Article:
Osho defies categorization. His thousands of talks cover everything from the individual quest for meaning to the most urgent social and political issues facing society today. Osho’s books are not written but are transcribed from audio and video recordings of his extemporaneous talks to international audiences. As he puts it, “So remember: whatever I am saying is not just for you… I am talking also for the future generations.”
Osho has been described by The Sunday Times in London as one of the “1000 Makers of the 20th Century” and by American author Tom Robbins as “the most dangerous man since Jesus Christ.” Sunday Mid-Day (India) has selected Osho as one of ten people – along with Gandhi, Nehru and Buddha – who have changed the destiny of India.
About his own work Osho has said that he is helping to create the conditions for the birth of a new kind of human being. He often characterizes this new human being as “Zorba the Buddha” – capable both of enjoying the earthy pleasures of a Zorba the Greek and the silent serenity of a Gautama the Buddha.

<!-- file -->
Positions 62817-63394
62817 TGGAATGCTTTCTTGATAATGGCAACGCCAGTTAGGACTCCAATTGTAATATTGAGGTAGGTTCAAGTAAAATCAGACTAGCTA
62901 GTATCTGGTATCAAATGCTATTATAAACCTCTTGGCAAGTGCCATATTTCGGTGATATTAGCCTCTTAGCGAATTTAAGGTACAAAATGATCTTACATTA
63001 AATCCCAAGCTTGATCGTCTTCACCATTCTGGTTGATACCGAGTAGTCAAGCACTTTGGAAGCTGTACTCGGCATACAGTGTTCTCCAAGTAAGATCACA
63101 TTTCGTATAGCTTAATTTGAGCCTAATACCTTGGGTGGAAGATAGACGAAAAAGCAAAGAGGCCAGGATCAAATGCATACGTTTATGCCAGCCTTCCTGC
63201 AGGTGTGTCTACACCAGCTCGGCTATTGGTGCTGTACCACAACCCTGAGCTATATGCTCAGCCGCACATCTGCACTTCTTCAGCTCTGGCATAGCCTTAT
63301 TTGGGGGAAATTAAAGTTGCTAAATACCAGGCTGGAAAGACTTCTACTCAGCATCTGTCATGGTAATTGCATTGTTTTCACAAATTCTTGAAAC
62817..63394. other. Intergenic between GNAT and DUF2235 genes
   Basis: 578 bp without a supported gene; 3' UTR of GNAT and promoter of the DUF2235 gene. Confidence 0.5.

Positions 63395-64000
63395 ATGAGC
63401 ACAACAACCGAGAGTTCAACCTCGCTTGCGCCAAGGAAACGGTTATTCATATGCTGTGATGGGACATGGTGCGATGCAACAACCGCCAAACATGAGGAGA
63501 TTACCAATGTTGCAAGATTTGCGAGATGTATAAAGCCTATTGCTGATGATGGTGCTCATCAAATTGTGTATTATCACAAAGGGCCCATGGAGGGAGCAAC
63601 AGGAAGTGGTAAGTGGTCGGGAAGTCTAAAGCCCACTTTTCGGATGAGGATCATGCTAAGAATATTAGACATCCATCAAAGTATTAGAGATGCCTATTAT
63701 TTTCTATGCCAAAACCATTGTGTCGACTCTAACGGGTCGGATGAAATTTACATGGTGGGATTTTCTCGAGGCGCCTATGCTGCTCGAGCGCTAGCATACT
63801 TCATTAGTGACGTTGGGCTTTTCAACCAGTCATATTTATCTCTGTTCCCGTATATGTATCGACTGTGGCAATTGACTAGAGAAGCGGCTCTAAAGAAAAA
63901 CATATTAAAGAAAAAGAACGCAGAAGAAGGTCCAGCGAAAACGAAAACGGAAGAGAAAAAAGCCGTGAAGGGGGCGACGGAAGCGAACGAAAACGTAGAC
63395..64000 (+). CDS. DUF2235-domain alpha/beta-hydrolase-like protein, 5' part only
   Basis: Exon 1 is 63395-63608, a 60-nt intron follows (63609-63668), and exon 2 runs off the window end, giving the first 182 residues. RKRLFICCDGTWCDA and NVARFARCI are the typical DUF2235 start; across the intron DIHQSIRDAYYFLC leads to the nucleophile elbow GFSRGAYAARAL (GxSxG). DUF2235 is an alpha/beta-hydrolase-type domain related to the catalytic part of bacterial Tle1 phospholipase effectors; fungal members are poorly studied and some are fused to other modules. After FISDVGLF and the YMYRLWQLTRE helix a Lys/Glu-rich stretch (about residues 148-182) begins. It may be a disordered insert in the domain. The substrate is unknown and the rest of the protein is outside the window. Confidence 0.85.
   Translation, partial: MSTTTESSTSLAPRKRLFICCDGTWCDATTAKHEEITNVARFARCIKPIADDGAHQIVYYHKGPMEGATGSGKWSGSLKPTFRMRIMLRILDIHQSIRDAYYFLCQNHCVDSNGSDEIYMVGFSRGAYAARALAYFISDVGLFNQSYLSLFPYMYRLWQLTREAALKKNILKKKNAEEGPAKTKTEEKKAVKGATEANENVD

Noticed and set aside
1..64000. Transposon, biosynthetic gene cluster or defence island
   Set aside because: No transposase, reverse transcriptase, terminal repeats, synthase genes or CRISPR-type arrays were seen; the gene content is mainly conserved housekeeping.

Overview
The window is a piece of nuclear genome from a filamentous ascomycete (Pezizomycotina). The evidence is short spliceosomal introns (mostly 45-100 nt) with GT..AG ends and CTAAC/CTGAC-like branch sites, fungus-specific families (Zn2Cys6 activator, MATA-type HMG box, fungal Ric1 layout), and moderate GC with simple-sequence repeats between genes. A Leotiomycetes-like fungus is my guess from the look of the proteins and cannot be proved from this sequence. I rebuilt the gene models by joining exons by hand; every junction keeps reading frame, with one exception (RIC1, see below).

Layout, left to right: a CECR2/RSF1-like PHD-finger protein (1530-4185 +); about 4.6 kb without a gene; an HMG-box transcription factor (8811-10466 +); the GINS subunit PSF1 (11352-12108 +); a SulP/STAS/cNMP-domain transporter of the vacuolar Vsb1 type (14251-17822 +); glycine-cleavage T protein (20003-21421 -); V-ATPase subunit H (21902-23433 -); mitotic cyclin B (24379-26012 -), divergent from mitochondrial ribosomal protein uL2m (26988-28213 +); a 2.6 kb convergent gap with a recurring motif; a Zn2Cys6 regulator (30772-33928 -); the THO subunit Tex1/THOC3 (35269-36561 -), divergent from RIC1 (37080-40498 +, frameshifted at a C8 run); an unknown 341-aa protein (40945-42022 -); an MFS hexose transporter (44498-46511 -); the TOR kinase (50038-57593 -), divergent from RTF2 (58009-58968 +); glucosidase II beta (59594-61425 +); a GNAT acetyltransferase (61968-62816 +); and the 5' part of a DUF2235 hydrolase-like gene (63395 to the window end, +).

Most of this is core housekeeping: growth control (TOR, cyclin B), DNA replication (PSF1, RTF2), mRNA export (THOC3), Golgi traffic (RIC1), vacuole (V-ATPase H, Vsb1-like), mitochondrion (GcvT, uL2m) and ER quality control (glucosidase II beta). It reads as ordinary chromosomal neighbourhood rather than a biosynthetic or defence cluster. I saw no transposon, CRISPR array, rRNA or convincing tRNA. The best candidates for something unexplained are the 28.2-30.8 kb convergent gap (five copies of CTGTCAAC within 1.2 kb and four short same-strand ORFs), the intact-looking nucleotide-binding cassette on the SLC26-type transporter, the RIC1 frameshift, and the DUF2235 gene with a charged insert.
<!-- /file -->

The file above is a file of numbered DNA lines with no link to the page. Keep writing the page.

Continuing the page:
Running like a thread through all aspects of Osho’s talks and meditations is a vision that encompasses both the timeless wisdom of all ages past and the highest potential of today’s (and tomorrow’s) science and technology.
Osho is known for his revolutionary contribution to the science of inner transformation, with an approach to meditation that acknowledges the accelerated pace of contemporary life. His unique OSHO Active Meditations are designed to first release the accumulated stresses of body and mind, so that it is then easier to take an experience of stillness and thought-free relaxation into daily life.